Remembering the Harvey Family 

Style's selection of the Harveys as Richmonders of the Year feels entirely appropriate (Cover Story, Jan. 3). The impact of the tragedy of last Jan. 1 on the community in the days, weeks and months afterward has been considerable, resulting in a heartfelt outpouring of remembrances and charitable activities in the Harveys' name.

These events have helped us to remember the good works of the Harveys and their considerable contribution to our local culture and community through Bryan's music and Kathy's World of Mirth, and the family's familiar presence at Fox Elementary, Second Presbyterian and Granite Pool.

And yet, as Scott Bass notes in his excellent article, all of these remembrances and activities will seem incomplete if those with choices retreat back into their comfort zone at the end of the day, and ignore or forget the plight of those caught up in the web of poverty, violence, drugs, broken homes and racism.

The question remains: Do we now have the will to seriously tackle these issues in Richmond?

Ron Mitchell

I appreciated your piece on the Harveys. I have been a Carytown employee for many years, and I miss the shining, beautiful face of Mrs. Harvey. One could not avoid the anniversary, and it would in some way be blasphemous to ignore it.

On the other hand, I may not be as socially appropriate as those you interviewed. While I know that it is important to explore why this happened, I feel disconnected from the roots of Gray and Dandridge, and what could have distorted their minds to such a degree. While it is true that society on the whole bears some responsibility, the ultimate responsibility belonged to Gray and Dandridge.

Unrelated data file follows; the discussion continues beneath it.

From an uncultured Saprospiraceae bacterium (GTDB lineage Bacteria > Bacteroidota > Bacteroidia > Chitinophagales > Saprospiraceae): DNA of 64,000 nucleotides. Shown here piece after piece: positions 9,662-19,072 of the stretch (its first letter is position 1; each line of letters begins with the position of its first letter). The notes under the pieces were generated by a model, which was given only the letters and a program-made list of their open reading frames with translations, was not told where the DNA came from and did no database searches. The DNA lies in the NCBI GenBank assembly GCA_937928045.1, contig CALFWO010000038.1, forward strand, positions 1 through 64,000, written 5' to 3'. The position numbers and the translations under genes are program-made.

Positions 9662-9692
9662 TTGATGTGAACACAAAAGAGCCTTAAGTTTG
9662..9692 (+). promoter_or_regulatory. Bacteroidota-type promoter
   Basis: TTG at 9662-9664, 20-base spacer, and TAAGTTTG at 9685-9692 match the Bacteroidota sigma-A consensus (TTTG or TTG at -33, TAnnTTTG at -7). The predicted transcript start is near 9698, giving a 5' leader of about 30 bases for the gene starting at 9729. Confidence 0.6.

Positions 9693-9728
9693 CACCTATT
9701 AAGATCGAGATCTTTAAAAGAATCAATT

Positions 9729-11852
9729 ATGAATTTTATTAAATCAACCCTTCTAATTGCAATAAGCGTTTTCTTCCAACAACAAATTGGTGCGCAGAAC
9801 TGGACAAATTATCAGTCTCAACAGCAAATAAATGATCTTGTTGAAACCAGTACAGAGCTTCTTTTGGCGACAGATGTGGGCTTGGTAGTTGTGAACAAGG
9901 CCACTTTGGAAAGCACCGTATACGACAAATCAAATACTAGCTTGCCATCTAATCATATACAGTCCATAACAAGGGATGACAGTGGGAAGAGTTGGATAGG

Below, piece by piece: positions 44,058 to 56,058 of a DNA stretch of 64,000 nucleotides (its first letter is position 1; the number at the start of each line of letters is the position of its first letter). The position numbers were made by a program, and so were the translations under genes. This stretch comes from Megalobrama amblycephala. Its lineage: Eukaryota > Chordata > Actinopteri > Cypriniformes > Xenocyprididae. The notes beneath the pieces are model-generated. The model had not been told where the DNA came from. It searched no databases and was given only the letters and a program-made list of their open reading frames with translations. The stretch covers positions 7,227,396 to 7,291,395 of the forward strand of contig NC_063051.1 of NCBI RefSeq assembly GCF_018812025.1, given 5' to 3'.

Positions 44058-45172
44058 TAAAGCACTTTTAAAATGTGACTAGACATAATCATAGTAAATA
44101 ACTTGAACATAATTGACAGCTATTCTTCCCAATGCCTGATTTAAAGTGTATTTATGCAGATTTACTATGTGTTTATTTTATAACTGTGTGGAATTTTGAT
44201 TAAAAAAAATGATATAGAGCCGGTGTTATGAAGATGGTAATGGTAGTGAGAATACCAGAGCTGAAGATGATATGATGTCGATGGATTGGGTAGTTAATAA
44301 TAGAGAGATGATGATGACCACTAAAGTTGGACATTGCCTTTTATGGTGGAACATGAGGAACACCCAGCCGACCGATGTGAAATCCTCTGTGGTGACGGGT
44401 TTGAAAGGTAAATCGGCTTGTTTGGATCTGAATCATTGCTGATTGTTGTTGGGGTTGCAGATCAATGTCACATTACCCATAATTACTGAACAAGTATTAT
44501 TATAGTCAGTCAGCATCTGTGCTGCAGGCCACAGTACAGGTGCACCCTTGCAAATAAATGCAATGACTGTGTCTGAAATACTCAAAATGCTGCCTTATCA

Seeing Gray smirk on my television set yesterday as he was walked with guards to his destination made me absolutely sick. He is not entitled to any emotion which the Harveys will never have the luxury of feeling again.

Lana Gentry

I, for one, found it totally inappropriate to name the Harvey family as the Richmonders of the Year for 2006. There is no way I want to, or need to, be reminded of the horrific way in which they perished, so why take us there?

I endured the story to try to understand why you would make this choice, and I still don't understand. Particularly when I reviewed the list of past recipients. Mr. Wilder, the police chief, Mr. Trani — I get. They did something noteworthy to make us remember them. They made a contribution to this city, and honoring them at year end gives us something to contemplate for the new year.

What did the Harveys do? Sadly, they were murdered. What about that would Richmond choose to take into this new year?

Bernice H. Eddleton

I'd like to compliment Scott Bass for his excellent article, for pointing out the truth that crime affects all of us. Black or white.

If it was my choice of Richmonder of the Year, I would recognize and thank Jim Bland of Plan 9 Music for all of his efforts in healing hundreds of people from this tragic event. Jim not only lost a very personal dear friend in Kathryn Harvey, but a business partner as well.

Jim has tirelessly and selflessly invested his own time, emotional support and money to help mend the deep wounds rising from the impact of the loss of the Harvey family. I believe without his leadership, guidance and compassion our community would never have healed as well as it has. Richmond is truly lucky to have Jim Bland in our community. Jim, you're my hero.

Phil Conein, president

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